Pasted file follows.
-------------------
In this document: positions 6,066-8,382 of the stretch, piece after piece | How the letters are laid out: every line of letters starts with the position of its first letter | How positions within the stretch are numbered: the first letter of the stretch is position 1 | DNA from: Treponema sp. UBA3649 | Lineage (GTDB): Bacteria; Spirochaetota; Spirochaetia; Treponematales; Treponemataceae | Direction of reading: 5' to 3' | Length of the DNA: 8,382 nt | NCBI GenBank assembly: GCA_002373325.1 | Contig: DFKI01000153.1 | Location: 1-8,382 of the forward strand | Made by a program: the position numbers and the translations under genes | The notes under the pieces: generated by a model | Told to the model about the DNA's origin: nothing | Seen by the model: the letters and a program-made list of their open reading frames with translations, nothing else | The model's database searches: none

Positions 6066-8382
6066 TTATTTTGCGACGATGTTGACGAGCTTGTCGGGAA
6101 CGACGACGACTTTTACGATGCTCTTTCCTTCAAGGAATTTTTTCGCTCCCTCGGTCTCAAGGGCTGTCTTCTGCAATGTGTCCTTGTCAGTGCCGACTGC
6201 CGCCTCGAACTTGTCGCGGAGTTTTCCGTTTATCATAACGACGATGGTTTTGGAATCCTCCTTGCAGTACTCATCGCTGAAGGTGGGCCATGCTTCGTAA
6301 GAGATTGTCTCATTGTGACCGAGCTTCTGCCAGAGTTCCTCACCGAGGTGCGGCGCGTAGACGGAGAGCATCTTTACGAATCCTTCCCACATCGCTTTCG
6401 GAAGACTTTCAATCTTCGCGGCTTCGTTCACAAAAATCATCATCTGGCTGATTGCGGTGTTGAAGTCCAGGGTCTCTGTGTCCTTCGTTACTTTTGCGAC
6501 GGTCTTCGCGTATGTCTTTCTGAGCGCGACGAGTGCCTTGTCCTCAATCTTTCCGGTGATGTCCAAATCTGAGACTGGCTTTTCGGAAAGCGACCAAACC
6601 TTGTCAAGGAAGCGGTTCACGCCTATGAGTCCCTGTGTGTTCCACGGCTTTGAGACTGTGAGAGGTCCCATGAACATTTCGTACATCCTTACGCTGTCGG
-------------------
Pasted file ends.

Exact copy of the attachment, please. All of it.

In this document: positions 6,066-8,382 of the stretch, piece after piece | How the letters are laid out: every line of letters starts with the position of its first letter | How positions within the stretch are numbered: the first letter of the stretch is position 1 | DNA from: Treponema sp. UBA3649 | Lineage (GTDB): Bacteria; Spirochaetota; Spirochaetia; Treponematales; Treponemataceae | Direction of reading: 5' to 3' | Length of the DNA: 8,382 nt | NCBI GenBank assembly: GCA_002373325.1 | Contig: DFKI01000153.1 | Location: 1-8,382 of the forward strand | Made by a program: the position numbers and the translations under genes | The notes under the pieces: generated by a model | Told to the model about the DNA's origin: nothing | Seen by the model: the letters and a program-made list of their open reading frames with translations, nothing else | The model's database searches: none

Positions 6066-8382
6066 TTATTTTGCGACGATGTTGACGAGCTTGTCGGGAA
6101 CGACGACGACTTTTACGATGCTCTTTCCTTCAAGGAATTTTTTCGCTCCCTCGGTCTCAAGGGCTGTCTTCTGCAATGTGTCCTTGTCAGTGCCGACTGC
6201 CGCCTCGAACTTGTCGCGGAGTTTTCCGTTTATCATAACGACGATGGTTTTGGAATCCTCCTTGCAGTACTCATCGCTGAAGGTGGGCCATGCTTCGTAA
6301 GAGATTGTCTCATTGTGACCGAGCTTCTGCCAGAGTTCCTCACCGAGGTGCGGCGCGTAGACGGAGAGCATCTTTACGAATCCTTCCCACATCGCTTTCG
6401 GAAGACTTTCAATCTTCGCGGCTTCGTTCACAAAAATCATCATCTGGCTGATTGCGGTGTTGAAGTCCAGGGTCTCTGTGTCCTTCGTTACTTTTGCGAC
6501 GGTCTTCGCGTATGTCTTTCTGAGCGCGACGAGTGCCTTGTCCTCAATCTTTCCGGTGATGTCCAAATCTGAGACTGGCTTTTCGGAAAGCGACCAAACC
6601 TTGTCAAGGAAGCGGTTCACGCCTATGAGTCCCTGTGTGTTCCACGGCTTTGAGACTGTGAGAGGTCCCATGAACATTTCGTACATCCTTACGCTGTCGG